The court then looked at the enforceability challenge raised by the contractors. It first noted that the tight time frame provided by the arbitration clause was understandable in construction projects because claims that arose in the middle of a project would often require immediate attention and resolution. In this post-construction dispute setting, where the feasibility of the tight time frame was more questionable, the court observed that the AAA rules that were incorporated in the arbitration clause gave the arbitration panel the power to adjust the schedule. The court also noted that the arbitration clause specifically provided that an award may be vacated if the panel unreasonably refused to postpone the hearing or to hear pertinent and material evidence. Given these considerations, the court determined that the time frame specified by the arbitration clause was not unconscionable, illegal, or unconstitutional. In its analysis, the court also indicated that given the complexity of the issues underlying the claims, an arbitral panel’s refusal to postpone the hearing or to allow sufficient discovery could be misconduct sufficient to warrant vacating the award.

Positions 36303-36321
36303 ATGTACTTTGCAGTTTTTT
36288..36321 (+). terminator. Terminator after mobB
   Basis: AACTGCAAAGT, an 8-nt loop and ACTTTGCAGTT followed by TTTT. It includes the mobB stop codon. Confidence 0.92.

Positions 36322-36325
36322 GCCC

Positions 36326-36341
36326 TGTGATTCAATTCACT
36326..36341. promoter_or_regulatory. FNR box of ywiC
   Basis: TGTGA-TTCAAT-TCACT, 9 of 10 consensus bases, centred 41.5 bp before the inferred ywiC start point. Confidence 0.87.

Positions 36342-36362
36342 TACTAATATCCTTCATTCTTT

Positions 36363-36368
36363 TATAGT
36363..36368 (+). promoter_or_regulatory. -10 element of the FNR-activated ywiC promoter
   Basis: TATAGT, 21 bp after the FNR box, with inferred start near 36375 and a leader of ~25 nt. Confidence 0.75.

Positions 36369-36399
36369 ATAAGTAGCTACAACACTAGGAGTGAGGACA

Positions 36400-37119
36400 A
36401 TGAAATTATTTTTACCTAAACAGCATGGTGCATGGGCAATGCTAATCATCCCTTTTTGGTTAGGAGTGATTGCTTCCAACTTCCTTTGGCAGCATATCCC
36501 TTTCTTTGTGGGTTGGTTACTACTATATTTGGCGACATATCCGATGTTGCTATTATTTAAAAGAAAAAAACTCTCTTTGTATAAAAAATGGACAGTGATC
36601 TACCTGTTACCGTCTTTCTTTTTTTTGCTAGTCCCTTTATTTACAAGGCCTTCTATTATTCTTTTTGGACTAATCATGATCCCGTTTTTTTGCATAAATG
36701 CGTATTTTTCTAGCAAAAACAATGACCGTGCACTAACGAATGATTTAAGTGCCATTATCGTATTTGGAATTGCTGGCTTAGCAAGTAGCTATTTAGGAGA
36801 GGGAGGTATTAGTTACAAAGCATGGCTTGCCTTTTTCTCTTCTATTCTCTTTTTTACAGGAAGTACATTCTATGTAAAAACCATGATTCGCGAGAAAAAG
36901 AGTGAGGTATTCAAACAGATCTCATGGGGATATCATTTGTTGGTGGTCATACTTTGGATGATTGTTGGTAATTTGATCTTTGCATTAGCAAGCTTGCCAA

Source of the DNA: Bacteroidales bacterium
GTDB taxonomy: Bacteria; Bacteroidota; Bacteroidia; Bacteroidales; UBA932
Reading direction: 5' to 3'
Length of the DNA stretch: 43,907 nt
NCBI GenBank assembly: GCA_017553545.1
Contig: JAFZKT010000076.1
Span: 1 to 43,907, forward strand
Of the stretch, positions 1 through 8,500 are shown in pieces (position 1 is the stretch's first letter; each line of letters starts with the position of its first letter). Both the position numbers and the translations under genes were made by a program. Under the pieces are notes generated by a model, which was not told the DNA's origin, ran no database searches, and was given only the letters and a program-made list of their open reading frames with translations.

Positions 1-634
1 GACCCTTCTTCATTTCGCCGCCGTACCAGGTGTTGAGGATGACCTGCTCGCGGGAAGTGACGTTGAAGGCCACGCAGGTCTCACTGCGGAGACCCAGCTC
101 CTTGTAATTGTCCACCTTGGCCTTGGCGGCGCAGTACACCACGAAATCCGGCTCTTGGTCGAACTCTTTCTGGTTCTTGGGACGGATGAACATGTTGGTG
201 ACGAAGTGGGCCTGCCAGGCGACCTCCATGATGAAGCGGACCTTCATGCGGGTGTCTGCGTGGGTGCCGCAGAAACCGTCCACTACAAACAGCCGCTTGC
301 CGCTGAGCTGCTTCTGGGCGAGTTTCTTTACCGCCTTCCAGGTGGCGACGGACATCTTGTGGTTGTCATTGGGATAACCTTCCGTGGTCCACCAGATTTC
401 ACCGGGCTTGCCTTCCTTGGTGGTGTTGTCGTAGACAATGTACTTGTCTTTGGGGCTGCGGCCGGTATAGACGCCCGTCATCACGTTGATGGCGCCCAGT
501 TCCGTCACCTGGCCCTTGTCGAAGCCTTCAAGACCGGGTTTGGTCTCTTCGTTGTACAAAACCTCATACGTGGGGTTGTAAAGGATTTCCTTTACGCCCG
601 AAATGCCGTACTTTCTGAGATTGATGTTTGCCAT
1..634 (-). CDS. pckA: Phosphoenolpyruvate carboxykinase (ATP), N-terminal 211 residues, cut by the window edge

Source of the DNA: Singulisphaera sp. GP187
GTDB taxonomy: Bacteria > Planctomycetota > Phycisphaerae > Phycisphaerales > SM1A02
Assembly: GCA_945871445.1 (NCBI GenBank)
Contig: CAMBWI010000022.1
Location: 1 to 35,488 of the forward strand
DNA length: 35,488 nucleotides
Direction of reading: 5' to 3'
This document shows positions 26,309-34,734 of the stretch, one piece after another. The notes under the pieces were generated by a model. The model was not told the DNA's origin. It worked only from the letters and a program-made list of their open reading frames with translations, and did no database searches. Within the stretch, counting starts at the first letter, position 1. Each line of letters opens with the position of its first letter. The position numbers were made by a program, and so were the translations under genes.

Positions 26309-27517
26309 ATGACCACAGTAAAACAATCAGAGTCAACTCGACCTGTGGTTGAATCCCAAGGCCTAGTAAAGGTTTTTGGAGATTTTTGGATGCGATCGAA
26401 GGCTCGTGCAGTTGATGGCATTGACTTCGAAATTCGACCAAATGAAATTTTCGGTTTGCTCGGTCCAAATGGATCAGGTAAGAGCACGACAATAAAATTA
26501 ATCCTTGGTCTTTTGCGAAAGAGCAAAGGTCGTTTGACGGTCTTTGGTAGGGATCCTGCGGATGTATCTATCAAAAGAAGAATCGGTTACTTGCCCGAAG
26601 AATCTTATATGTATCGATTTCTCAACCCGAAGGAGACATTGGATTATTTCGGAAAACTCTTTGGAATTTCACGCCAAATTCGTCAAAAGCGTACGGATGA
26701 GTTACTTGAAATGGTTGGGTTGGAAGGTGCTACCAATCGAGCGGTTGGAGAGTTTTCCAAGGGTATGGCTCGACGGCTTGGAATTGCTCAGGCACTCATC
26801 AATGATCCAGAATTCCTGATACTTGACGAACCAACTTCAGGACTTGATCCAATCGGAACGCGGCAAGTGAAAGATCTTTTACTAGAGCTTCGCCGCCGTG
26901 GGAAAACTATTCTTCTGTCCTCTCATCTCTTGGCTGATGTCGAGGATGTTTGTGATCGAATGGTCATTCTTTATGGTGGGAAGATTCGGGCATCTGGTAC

Procedural deadlines specified in an arbitration agreement must be adhered to if the agreement does not grant the arbitrator or administering body the authority to waive or extend a deadline. When including mandatory procedural deadlines in arbitration agreements, counsel should always consider including a mechanism by which an arbitrator or administering body can for good cause shown extend a deadline. Failure to include such a provision can result in vacatur of an award if a court finds an arbitrator or ADR provider lacked the authority to extend a procedural deadline agreed to by the parties.

Keywords: litigation, ADR, arbitration, arbitrability, impracticability, AAA rules, procedural deadlines

Copyright © 2018, American Bar Association. All rights reserved. This information or any portion thereof may not be copied or disseminated in any form or by any means or downloaded or stored in an electronic database or retrieval system without the express written consent of the American Bar Association. The views expressed in this article are those of the author(s) and do not necessarily reflect the positions or policies of the American Bar Association, the Section of Litigation, this committee, or the employer(s) of the author(s).